3 Easy Outdoor Day Trips from Albuquerque

Sharing is caring!

New Mexico is home to hundreds of miles of sprawling desert and forest, and many hiking trips outside Albuquerque are just a short drive away. Here are 3 adventurous day trips from Albuquerque you can take if you feel like getting out of the urban setting and into some of the stunning nature New Mexico has to offer.

Sandia Peak

The first of our hiking day trips from Albuquerque takes us east to the Sandia Mountains to play in the snow. Located about a 40 minute drive from Old Town, the Sandia Ski Area is a great starting point for a hike along the ridgeline of the mountains to the Kiwanis Cabin. This 1.7 mile loop trail took us to the incredible panoramic views from the ridge, and along the snow-covered path beneath the ponderosa and pinon pine trees.

We had so much fun playing in the snow and catching the beautiful views from the top of the mountains. Make sure to dress warm, don’t hike too late in the day, be careful near the edge, and wear clothes for hiking in deep snow if you have just gone after a storm. This is also a beautiful hike any time of the year.

birds eye view from the Kiwanis cabin cabin atop the Sandia mountains in albuquerque.
view from the Kiwanis Cabin
The kiwanis cabin, a small rock cabin perches on the edge of the Sandia mountain with blue sky in the background.
Kiwanis Cabin, Sandia Peak
a dog walking on a snow-covered trail under the tree cover
Enjoying a romp in the snow
the author with a panoramic view from the mountaintop behind her

Tent Rocks

The second of the day trips from Albuquerque is about a 45 minute drive from Old Town, and is one of my favorite: Kasha-Katuwe Tent Rocks. Kasha-Katuwe stands for “white cliffs,” in the language of the nearby Cochitit Pueblo Native Americans. Squeeze through slot canyons to get up close and personal with the rock layers, then ascend to the top of the mesa for stunning bird-eye views of these unique geological structures.

What gives these rocks their shape?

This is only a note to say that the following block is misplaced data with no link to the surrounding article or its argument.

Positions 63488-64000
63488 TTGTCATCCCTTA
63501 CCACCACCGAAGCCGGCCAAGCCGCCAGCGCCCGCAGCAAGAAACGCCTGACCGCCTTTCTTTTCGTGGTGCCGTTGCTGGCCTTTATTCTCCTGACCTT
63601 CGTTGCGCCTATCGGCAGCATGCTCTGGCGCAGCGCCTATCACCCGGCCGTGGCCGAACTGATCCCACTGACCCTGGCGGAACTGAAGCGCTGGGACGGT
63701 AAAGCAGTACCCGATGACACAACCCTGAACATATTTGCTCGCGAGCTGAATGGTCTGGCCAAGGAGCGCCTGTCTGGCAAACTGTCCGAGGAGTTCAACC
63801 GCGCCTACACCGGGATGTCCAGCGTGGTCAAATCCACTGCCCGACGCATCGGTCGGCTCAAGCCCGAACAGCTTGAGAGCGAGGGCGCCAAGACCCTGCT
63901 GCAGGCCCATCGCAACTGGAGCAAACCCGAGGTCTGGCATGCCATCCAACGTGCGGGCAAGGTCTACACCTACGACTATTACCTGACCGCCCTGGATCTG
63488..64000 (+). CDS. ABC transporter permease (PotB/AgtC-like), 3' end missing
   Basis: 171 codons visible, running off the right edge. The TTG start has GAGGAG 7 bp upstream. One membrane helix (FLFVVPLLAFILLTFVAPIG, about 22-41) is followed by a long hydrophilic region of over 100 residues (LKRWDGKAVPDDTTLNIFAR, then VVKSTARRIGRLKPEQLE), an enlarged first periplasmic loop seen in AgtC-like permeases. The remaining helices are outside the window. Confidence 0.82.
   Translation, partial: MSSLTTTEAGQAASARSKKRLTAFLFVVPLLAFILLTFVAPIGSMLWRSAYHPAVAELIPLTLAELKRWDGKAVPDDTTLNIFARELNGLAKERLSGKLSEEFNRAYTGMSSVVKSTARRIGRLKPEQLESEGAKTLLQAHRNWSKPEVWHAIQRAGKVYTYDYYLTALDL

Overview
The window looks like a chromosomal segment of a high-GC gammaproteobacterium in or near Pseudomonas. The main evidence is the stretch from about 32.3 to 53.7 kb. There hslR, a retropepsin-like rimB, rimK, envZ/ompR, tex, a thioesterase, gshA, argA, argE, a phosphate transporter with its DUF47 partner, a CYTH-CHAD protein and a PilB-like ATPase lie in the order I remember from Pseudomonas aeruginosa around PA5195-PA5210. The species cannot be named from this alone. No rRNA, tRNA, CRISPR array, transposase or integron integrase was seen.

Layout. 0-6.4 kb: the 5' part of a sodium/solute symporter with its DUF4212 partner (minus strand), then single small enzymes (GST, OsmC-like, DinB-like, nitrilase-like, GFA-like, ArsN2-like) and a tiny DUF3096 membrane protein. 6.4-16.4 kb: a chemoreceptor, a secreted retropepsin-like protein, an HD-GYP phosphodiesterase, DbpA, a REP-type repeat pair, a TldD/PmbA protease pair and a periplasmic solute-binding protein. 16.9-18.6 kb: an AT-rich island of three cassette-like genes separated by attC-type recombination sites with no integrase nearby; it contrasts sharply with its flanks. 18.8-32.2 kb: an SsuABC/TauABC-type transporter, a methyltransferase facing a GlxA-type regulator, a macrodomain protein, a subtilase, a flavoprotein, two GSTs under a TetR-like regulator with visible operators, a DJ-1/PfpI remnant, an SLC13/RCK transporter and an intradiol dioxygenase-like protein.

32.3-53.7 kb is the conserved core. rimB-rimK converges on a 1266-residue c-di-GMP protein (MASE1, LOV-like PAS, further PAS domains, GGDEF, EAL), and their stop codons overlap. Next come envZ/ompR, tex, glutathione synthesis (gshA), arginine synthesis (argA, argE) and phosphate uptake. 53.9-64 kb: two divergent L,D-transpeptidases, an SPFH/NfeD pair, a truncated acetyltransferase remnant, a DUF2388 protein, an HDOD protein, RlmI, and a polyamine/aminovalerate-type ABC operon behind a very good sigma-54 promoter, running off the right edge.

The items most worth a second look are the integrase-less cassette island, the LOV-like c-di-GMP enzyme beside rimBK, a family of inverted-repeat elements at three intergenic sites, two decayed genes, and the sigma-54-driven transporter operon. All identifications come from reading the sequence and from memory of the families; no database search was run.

Volcanic eruptions millions of years ago left the ground covered with ash, soft pumice, and tuff, another porous rock formed from volcanic ash. Water and wind erosion gradually wore away at these soft rocks, forming these unique hoodoo shapes. Atop these hoodoos, or towers, sits a boulder cap, a harder gravel rock that protects the softer rock underneath from eroding. Over the years, many of the pinnacles have lost their hats, if you will, causing those towers to disintegrate faster and lose their shape.

Unfortunately, at the time of this posting, Tent Rocks remains closed since COVID-19 as the Bureau of Land Management, along with the Pueblo de Cochiti work together to balance resource protection along with visitation demand. Prior to its closure during the pandemic, Tent Rocks suffered from long wait times and over-visitation. Hopefully soon, they will be able to reach a solution that allows visitors to take in this geological wonder in a way that also preserves this area. You can check the monument’s status at this link.

Jemez Springs

Soda Dam

Another day trip about an hour north of the city takes you to Jemez Springs, a small village rich in cultural and natural beauty. After driving through the quaint village of Jemez, stop at Soda Dam, a unique formation of travertine and calcium carbonate that stretches 300 ft in length across the highway. A bubbling hot spring, one of many in the Jemez area, created this formation through natural deposits. This is an easy stop off State Route 4; just be careful parking and walking along the highway.

views of the rounded geological formation of Soda Dam in Jemez Springs

BattleShip Rock